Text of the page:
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Switzerland - minarets

Swiss vote to ban minarets

Article published on the 2009-11-29 Latest update 2009-11-29 15:21 TU

A part of the SVP's campaign against minarets in Switzerland

A part of the SVP's campaign against minarets in Switzerland

Switzerland voted on Sunday to ban the construction of minarets. The government had called on the public to reject the proposed ban, saying it will harm the country’s international image.

Over 57 percent of Swiss voters on Sunday approved a blanket ban on the construction of Muslim minarets, according to official results posted by Swiss news agency ATS.

A final tally of 26 cantons indicates that 57.5 per cent of the population have voted in favour of the ban on minarets - the turrets or towers attached on mosques from where Muslims are called to prayer. Only four cantons rejected the proposal.

The country’s biggest political party, the Swiss People's Party (SVP), had forced the referendum under Swiss regulations on the issue after collecting 100,000 signatures within 18 months from eligible voters.

The right wing SVP claims that minarets attached to mosques from where followers are called to prayer symbolise a "political-religious claim to power".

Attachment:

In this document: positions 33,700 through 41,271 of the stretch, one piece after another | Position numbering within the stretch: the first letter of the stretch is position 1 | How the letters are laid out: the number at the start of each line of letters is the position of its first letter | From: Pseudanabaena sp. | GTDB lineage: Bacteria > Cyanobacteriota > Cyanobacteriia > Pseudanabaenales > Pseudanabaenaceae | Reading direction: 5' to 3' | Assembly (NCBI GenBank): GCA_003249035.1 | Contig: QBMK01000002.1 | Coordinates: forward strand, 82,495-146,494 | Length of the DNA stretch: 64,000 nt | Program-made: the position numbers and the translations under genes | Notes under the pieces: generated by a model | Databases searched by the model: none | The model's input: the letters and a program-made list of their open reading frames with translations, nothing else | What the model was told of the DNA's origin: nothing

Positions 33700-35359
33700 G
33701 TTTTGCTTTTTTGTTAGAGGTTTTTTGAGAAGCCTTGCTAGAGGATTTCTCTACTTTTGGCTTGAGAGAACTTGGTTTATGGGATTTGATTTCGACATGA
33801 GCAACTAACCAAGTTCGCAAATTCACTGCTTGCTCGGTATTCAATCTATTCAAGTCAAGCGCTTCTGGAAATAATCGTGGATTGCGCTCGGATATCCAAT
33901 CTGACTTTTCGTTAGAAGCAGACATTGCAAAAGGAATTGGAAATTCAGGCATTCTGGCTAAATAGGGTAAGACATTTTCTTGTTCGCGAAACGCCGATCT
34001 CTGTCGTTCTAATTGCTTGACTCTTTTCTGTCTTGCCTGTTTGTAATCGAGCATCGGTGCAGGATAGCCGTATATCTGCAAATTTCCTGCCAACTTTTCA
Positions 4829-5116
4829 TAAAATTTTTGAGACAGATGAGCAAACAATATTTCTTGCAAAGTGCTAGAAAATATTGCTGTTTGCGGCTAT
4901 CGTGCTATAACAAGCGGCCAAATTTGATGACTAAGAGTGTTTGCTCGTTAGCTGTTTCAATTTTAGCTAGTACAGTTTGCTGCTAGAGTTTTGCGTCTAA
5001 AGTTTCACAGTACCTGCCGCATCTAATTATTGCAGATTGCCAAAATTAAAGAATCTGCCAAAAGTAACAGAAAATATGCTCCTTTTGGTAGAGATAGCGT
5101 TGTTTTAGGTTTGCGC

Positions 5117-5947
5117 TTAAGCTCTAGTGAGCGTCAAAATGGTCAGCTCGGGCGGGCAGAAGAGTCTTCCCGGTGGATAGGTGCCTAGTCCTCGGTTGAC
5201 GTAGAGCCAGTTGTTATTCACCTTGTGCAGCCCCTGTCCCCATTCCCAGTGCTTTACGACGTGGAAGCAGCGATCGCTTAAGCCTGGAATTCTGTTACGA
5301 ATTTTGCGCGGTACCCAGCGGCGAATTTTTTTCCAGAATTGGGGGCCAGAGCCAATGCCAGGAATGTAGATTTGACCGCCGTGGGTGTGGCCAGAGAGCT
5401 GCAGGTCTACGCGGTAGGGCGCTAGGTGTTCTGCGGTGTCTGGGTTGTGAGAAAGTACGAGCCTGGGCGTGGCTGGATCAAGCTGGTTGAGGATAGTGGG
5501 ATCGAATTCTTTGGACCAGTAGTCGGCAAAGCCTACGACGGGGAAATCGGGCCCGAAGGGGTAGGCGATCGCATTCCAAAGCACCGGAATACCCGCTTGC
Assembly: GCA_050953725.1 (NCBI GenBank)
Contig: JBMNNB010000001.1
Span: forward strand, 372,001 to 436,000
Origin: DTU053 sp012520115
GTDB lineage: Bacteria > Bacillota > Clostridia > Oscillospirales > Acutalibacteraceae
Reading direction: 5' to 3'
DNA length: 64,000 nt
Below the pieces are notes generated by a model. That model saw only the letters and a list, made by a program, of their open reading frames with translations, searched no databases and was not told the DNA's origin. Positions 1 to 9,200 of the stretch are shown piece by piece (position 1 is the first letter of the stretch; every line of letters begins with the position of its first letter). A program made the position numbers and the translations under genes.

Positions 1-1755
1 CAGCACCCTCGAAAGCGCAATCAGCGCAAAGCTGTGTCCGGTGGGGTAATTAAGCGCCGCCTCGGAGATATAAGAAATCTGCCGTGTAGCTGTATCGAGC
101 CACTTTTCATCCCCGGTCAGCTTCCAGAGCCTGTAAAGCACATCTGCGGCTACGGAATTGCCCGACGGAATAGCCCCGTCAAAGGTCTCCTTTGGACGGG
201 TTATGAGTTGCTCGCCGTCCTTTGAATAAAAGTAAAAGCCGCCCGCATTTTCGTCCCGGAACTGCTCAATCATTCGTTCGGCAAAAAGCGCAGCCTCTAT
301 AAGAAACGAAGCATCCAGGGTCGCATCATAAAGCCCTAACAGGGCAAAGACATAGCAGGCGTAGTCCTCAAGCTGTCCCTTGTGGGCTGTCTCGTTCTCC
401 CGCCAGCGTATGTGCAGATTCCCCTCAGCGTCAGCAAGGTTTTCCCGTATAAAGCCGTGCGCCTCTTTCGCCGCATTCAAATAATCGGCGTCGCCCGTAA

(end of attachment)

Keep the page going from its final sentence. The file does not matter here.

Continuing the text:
The government opposed the ban, warning that it would harm the image of Switzerland, and President Hans-Rudolf Merz even put out a video broadcast to the nation, saying: "Muslims should be able to practice their religion and have access to minarets in Switzerland too. But the call of the muezzin will not sound here."

There are an estimated 400,000 Muslims in a country of 7.5 million people, making Islam the second largest religion behind Christianity.

The SVP campaign against minarets has caused uproar with one poster depicting a burqa-clad woman against a background of a Swiss flag upon which several minarets resembling missiles are erected.

Switzerland’s Commission Against Racism said the campaign stirred up hatred while religious groups, including Christians and Jews, have also come out in a rare show of unity against theproposal.

Ekmeleddin Ihsanoglu, secretary general of the Organisation of the Islamic Conference, had sounded a confident prior to the vote, saying he was sure the Swiss would reject the ban.

"We are sure that the people of Switzerland will reach the best consensus and will take the best decision. This is an old democratic society," he said.

Four minarets have been built in Switzerland and the construction of a fifth was in the planning.